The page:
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Add To Calendar 28/04/2016 08:30:0028/04/2016 08:50:00America/Los_AngelesAsian-Pacific Aquaculture 2016THE EFFECT OF A FEED ADDITIVE (PERMEABILIZING COMPLEX, PHYTOCHEMICAL AND ORGANIC ACIDS)  ON MANAGEMENT OF Vibrio LEVEL IN SHRIMP Penaeus monodon GUT AND PRODUCTION IMPROVEMENT Crystal 4The World Aquaculture Societyjohnc@was.orgfalseanrl65yqlzh3g1q0dme13067DD/MM/YYYY


Anwar Hasan*, Attila Kovacs, Goncalo A. Santos
 BIOMIN Singapore Pte Ltd
3791 Jalan Bukit Merah #08-08, E-Centre@Redhill, Singapore, 159471

Disease is a major challenge in shrimp aquaculture. Vibrio sp., Gram-negative bacteria, is an opportunistic pathogen for shrimp. Vibrio can act as primary and secondary infection. AHPND (V. parahaemolyticus) and vibriosis (Vibrio spp.) are examples of primary infection. One recent report confirmed that AHPND toxin has been found in V. harveyii as well. As secondary infection, reports state that Vibrio can become more virulent following viral infections such as the case of virulent V. alginolyticus in ponds affected by WSSV. It is of utmost importance to manage Vibrio levels in ponds and in the shrimp gut to minimize the effect of Vibrio on such diseases. Due to antimicrobial resistance and other pond management issues, the application of antibiotics should be avoided. The aim of this study was to evaluate effect of an antimicrobial combination (permeabilizing complex, phytochemical and organic acids) to manage Vibrio levels in shrimp Penaeus monodon gut and improve production.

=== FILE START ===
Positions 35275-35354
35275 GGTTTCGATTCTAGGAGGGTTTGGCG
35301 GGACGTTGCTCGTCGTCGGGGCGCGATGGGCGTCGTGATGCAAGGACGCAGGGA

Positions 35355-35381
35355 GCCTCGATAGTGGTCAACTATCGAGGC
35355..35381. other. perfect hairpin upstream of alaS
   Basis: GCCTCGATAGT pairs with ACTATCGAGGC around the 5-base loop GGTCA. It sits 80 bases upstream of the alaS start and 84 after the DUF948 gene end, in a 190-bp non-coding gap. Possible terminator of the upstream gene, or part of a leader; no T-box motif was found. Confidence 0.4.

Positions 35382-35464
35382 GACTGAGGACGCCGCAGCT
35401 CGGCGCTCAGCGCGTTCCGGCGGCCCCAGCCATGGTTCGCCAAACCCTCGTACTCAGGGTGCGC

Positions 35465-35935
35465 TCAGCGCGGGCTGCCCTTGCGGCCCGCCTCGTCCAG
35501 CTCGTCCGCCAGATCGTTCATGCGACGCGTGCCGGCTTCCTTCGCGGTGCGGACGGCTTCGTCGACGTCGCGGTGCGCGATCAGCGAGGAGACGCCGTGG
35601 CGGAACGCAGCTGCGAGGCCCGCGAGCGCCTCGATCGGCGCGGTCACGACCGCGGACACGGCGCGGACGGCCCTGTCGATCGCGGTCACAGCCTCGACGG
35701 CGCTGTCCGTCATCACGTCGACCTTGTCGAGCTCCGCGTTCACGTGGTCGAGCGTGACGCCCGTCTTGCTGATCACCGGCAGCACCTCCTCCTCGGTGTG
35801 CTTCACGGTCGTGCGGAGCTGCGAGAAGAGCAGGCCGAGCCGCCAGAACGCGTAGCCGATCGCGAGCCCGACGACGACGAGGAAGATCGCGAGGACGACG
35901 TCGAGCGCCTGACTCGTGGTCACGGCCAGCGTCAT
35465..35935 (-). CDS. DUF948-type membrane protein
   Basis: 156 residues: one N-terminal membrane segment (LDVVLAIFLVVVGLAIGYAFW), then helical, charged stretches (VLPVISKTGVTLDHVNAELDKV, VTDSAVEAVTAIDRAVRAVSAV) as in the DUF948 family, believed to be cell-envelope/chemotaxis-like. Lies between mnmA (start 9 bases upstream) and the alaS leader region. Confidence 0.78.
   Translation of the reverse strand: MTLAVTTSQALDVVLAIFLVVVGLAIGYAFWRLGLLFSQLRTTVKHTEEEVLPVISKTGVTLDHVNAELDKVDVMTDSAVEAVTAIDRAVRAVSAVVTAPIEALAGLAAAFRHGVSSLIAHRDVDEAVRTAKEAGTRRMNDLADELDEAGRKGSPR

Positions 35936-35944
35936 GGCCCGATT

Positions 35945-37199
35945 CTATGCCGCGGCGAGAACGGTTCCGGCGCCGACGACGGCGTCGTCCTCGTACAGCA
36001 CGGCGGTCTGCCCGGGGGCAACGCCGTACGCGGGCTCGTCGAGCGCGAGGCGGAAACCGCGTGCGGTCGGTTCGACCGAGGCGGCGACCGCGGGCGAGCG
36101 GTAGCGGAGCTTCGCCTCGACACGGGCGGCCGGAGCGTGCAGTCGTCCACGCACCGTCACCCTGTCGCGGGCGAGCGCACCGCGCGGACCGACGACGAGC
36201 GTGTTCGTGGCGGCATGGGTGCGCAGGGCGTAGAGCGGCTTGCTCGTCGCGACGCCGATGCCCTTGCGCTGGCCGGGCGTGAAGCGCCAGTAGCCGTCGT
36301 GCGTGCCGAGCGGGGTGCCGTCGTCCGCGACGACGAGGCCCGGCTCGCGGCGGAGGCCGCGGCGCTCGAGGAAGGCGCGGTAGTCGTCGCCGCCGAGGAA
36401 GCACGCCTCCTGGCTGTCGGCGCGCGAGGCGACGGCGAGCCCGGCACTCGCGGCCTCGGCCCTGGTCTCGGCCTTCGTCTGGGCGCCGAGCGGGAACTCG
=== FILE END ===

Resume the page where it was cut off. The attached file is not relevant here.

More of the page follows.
The study was conducted in P. monodon intensive pond for about 130 days. Six earthen ponds average 5938 m2 size were used. Three ponds each were randomly assigned control and treatment. In each pond P. monodon fry were stocked at PL 15 with a density of 20 PLs/m2. The combination of permeabilizing complex, phytochemical, organic acids consists of a commercial feed additive product (BIOMIN Biotronic® TOP3) which was used at a dose of 0.8 kg/ton of feed. The feed additive was mixed in the feed during extrusion. Total Vibrio count (TVC) in the shrimp gut was measured every 15 days until DOC 60. Weekly ADG sampling and harvest data were collected. Water quality parameters were measured every 6-7 days.

The results of the study showed that TVC profile in the shrimp gut of the treatment group was lower than control (Figure 1), and ABW of shrimp in the treatment group was constantly above control (Figure 2). Harvest data on the treatment ponds showed improved final weight, ADG, survival and biomass (Table 1). These results indicate that the application of permeabilizing complex, phytochemical, and organic acids had an effect to manage Vibrio level and improved biomass.

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